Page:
Greenland Has a Mysterious 'Dark Zone' — And It's Getting Even Darker

Satellite images reveal the dark zone of the Greenland ice sheet, which is leading to a positive feedback effect where melt begets melt.
Satellite images reveal the dark zone of the Greenland ice sheet, which is leading to a positive feedback effect where melt begets melt. (Image credit: MODIS/NASA)

From above, Greenland's ice sheet looks like a vast field of brilliant white — for the most part. In the summer months, the western margin is shaded by a dark zone that seems to have gotten darker in recent years, threatening to speed up the rate of melting.

A new study offers an explanation for the phenomenon, putting the blame on impurities like carbon and ice-dwelling algae.

"What we show is that the dark zone is covered in a finely distributed layer of dust and black carbon, which provide nutrition for dark-colored algae," study co-author Alun Hubbard, a professor at Norway's Centre for Arctic Gas Hydrate, Environment and Climate, said in a statement. [Photos: Under the Greenland Ice Sheet]

The ice sheet covers more than 80 percent of Greenland's landmass —about 656,000 square miles (1.7 million square kilometers), an area three times the size of Texas, according to the National Snow and Ice Data Center. The ice is more than a mile thick on average, and it holds 8 percent of the world's fresh water. If it melts completely, global sea levels would rise about 23 feet (7 meters), according to NASA.

A drone captured this image on Aug. 5, 2014, showing an overhead view of the tents and scientific equipment used for the Dark Snow Project. The dark zone is particularly visible east of the melt stream near the camp. (Image credit: Dark Snow Project/J. Ryan/J.Box /A.Hubbard)

Because of that disastrous prospect, scientists have been trying to understand why the shrinking of Greenland's ice sheet has been accelerating over the past few decades.

Blindingly white snow and ice have high reflectivity, or albedo, meaning they reflect more of the sun's energy than they absorb. Dark patches and meltwater, however, absorb more energy and can induce a positive feedback that leads to even more melting in an ice sheet. So, the dark zone in Greenland has become a focus of some recent research.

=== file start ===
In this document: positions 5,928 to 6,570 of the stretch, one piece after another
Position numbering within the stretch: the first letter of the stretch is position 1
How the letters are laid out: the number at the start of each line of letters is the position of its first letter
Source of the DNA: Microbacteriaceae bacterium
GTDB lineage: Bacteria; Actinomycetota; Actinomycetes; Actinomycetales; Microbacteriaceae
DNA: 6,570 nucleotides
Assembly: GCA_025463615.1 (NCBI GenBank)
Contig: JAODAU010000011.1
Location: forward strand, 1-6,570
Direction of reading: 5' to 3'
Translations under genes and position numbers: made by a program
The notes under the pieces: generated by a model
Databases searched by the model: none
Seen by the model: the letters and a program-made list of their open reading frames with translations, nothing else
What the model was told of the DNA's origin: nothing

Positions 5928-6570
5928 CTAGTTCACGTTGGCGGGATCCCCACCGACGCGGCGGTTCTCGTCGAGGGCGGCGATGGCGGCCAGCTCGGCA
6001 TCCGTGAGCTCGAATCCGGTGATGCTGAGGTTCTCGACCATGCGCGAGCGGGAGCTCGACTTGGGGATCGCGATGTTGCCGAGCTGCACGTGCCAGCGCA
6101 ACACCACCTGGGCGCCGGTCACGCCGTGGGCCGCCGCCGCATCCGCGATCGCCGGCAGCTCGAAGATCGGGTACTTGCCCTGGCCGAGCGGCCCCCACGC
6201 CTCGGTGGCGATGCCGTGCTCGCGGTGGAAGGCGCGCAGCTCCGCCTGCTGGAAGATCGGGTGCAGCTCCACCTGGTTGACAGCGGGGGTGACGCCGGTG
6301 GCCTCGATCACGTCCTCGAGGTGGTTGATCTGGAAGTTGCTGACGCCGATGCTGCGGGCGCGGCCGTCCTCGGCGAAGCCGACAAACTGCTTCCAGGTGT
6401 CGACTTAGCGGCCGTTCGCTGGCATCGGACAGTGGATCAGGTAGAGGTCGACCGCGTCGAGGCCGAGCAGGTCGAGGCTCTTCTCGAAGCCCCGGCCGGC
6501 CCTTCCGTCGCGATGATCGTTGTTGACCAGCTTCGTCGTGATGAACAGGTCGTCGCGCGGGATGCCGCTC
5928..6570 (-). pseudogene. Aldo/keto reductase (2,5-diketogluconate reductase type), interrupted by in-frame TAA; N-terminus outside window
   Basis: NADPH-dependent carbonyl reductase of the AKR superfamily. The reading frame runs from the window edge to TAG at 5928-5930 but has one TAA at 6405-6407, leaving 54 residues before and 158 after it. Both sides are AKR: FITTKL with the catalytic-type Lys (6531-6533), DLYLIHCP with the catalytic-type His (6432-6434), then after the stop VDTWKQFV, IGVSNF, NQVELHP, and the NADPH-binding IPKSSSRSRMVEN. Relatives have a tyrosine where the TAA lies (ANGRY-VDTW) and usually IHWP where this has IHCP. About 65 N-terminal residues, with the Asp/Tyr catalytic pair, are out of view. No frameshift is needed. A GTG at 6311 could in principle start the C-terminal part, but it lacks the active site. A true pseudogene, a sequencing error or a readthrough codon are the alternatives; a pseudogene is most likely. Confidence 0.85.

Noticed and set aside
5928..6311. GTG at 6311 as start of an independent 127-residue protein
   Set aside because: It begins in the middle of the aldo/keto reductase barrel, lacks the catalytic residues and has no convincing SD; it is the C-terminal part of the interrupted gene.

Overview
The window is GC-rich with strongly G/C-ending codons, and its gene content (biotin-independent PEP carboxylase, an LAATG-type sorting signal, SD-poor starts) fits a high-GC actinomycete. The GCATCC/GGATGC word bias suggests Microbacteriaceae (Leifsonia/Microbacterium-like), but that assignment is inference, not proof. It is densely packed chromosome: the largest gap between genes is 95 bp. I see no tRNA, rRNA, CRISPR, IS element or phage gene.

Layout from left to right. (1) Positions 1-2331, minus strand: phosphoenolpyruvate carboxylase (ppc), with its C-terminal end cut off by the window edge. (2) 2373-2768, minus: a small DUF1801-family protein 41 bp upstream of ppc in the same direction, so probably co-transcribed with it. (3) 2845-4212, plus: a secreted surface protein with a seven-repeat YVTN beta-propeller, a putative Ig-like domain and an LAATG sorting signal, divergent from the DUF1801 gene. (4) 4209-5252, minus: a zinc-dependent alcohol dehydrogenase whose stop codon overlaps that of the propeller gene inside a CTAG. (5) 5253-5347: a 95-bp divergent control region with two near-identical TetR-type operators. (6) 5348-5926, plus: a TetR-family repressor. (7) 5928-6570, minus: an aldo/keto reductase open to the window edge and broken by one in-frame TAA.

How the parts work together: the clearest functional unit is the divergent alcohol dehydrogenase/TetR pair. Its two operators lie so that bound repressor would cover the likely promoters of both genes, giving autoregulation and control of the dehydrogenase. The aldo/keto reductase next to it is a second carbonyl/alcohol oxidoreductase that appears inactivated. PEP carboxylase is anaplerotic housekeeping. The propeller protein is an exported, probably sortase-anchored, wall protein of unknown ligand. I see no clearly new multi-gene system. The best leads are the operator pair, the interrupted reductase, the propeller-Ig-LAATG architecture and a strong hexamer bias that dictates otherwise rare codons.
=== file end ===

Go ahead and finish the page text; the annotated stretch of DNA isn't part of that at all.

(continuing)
"The fact that a large portion of the western flank of the Greenland ice sheet has become dark means that the melt is up to five times as much as if it was a brilliant snow surface," Hubbard said.

Hubbard and his colleagues went to Greenland in August 2014 and used a hand-launched drone to capture high-resolution images of a section of the dark zone. While crevasses and pools of meltwater explained some of the dark spots, the researchers observed that the majority of the shadowy surfaces had a uniform coating of impurities. These impurities include trapped dust and soot that have accumulated over the years from faraway fires and factories, as well as dark-colored algal blooms from microbes that, scientists recently discovered, can thrive in Greenland's harsh environment.

The findings were published in the journal Nature Communications last month.

The scientists wrote that the nature and drivers of the impurities in the ice sheet are not yet fully understood. But some recent research has suggested that there could be another complex feedback effect in the dark zone: algal blooms fueled by some of the impurities that get trapped in the ice.

"The algae need nutrients and food, essentially dust, organic carbon and water," Hubbard explained in the statement. "In summer, these are plentiful, and the algal bloom takes off. Because algae are dark in color, they reinforce the dark zone. Thereby you get a positive feedback effect where the ice sheet absorbs even more solar radiation, producing yet more melt."

Original article on Live Science.

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Megan Gannon Contributing Writer

Megan has been writing for Live Science and since 2012. Her interests range from archaeology to space exploration, and she has a bachelor's degree in English and art history from New York University. Megan spent two years as a reporter on the national desk at NewsCore. She has watched dinosaur auctions, witnessed rocket launches, licked ancient pottery sherds in Cyprus and flown in zero gravity on a Zero Gravity Corp. to follow students sparking weightless fires for science. Follow her on Twitter for her latest project.